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Posted: July 30, 2010 12:00 a.m.

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A walk through time

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For an adherent of any faith, the opportunity to connect directly with one’s spiritual heritage is rare. Members of the Church of Jesus Christ of Latter-day Saints have a unique privilege, in that their religious history runs parallel to American history. Earlier this summer, eight high school students and two adults from the Covington congregation of the Church of Jesus Christ of Latter-day Saints took part in an event that celebrated both the historical and spiritual traditions of their faith.

In the 1800s, converts to the Church of Jesus Christ of Latter-day Saints would arrive from Europe with literally nothing but the belongings they brought with them across the ocean. The families would load all their possessions onto two-wheeled carts and drag them across the countryside and through the Rocky Mountains to join their fellow church members in Utah. The Pioneer Handcart Trek commemorates the journeys of these new believers and allows young LDS members to connect with their heritage.

Students Jante Andrews, Jahlani Clarke, Aaron Howell, Jessica Howell, Micaela Lopes, Patrick Lopes, Dylan Meissner, and Jake Vincent, all between the ages of 14 and 18, along with adults Adam and Erica Hamblin, participated in the Pioneer Handcart Trek in Cornelia from June 17-19.

Fifty adults and 150 students were divided into families made up of seven teens and two adult "parents." These families were grouped into companies of five families each. The participants dressed in period clothing and did without the comforts of modern technology in order to experience fully the pioneer era. Under these conditions, the family members developed close bonds with each other.

The students experienced the hardships of pioneer life. Each cart, loaded with belongings, weighed over 300 pounds. Families pushed and pulled their carts across streams, up steep hills, and through miry clay. The families prepared their own meals based on recipes from the 19th century; a few families even made cobbler from wild blackberries they picked themselves. Young men took turns keeping watch through the night while their families slept.

Church leaders led devotions with the families and taught object lessons that related observations from nature to spiritual truths. They also shared stories of the hardships endured by pioneer church members on their travels. One anecdote concerned a group of pioneer men who carried their wives across an icy stream before pulling their cart across, while another told the story of a group of women who carried on across the mountains after their husbands died in their sleep.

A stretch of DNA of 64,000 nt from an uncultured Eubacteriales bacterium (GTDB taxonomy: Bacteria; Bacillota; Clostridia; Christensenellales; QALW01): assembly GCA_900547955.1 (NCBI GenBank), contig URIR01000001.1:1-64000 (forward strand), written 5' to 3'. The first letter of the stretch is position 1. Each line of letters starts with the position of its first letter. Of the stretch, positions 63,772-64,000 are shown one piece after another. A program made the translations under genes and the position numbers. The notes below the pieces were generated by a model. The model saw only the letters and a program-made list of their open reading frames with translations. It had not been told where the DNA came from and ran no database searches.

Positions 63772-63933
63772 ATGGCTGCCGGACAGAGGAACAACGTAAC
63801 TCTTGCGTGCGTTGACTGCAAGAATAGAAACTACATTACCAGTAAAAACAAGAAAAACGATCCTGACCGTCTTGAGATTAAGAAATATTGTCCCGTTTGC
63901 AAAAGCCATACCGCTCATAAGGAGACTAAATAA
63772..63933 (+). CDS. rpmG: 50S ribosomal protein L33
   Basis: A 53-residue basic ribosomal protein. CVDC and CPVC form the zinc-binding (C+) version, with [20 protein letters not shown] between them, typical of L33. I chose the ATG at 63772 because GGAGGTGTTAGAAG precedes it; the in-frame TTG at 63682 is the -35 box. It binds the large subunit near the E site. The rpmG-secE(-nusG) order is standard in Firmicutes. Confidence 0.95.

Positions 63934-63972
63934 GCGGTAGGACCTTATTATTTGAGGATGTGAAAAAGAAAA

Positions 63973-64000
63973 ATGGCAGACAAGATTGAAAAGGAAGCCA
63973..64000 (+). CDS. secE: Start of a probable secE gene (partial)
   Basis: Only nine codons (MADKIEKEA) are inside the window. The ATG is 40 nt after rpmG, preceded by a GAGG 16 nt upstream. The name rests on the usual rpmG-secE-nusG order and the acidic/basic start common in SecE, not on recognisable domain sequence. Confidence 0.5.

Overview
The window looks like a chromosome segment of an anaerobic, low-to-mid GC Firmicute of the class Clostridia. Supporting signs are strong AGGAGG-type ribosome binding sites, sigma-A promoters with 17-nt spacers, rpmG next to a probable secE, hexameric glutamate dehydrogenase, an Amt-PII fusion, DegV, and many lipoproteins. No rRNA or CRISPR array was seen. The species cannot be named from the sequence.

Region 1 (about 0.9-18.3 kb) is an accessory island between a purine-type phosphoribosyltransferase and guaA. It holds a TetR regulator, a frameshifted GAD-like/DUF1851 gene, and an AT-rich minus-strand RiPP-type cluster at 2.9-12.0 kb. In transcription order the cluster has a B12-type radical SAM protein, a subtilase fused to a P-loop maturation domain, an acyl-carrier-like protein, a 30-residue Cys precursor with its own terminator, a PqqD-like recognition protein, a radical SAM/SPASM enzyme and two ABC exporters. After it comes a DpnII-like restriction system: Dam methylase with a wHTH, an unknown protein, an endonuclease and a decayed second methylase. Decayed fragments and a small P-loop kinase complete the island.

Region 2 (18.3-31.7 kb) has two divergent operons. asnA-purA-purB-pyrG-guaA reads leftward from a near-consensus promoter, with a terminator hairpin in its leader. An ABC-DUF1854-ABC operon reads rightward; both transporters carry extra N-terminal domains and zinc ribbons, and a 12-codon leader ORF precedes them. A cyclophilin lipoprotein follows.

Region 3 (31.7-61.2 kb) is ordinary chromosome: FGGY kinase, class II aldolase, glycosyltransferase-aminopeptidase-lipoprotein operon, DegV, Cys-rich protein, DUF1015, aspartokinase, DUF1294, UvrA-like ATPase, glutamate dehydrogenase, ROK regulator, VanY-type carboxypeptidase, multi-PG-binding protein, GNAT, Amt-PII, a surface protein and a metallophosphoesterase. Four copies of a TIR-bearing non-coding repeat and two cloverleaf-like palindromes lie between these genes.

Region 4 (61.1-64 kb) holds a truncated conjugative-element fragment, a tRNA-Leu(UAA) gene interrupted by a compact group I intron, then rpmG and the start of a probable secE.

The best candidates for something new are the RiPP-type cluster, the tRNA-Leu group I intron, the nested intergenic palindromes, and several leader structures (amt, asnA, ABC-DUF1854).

After hearing the stories, the families acted them out as a tribute to the brave pioneers. Young men from each family carried the women in their families across a thigh-high stream and went back across to move their carts. In another reenactment, the women from each family pulled their carts up a steep hill while the men stood by.

Despite the difficult work and austere conditions, the students learned from the experience and enjoyed the time they spent together. The family groups grew closer to each other as they bonded though their hard work and conversation and kept journals of their experiences. At night, families told stories and sang hymns around the campfire. The students developed a special camaraderie with each other through the trip.

"What really stood out to me was how willing everyone was to help each other without complaining," said Jessica Howell. "People would go out of their way to help others, and there was an all-around good feeling of cheerfulness and accomplishment around camp after every big trek."

"It was the best experience of my life," exclaimed Micaela Lopes. "When [the women] reached the top of the hill [with the cart], we were exhausted, but we were excited, because we made it!"

In addition to the students who participated in the Pioneer Handcart Trek, Eastside High School sophomore Zack Smith, who is also a member of the Covington Latter-day Saints congregation, spent two weeks at the Philmont Scout Ranch in New Mexico in June. Smith, along with other Boy Scouts, completed an 82-mile hike in 12 days, climbed 12,441-foot Baldy Mountain and participated in various learning activities related to the outdoors.

Smith said he returned home with a greater appreciation for scouting and a better understanding of how he can make a difference in the community.

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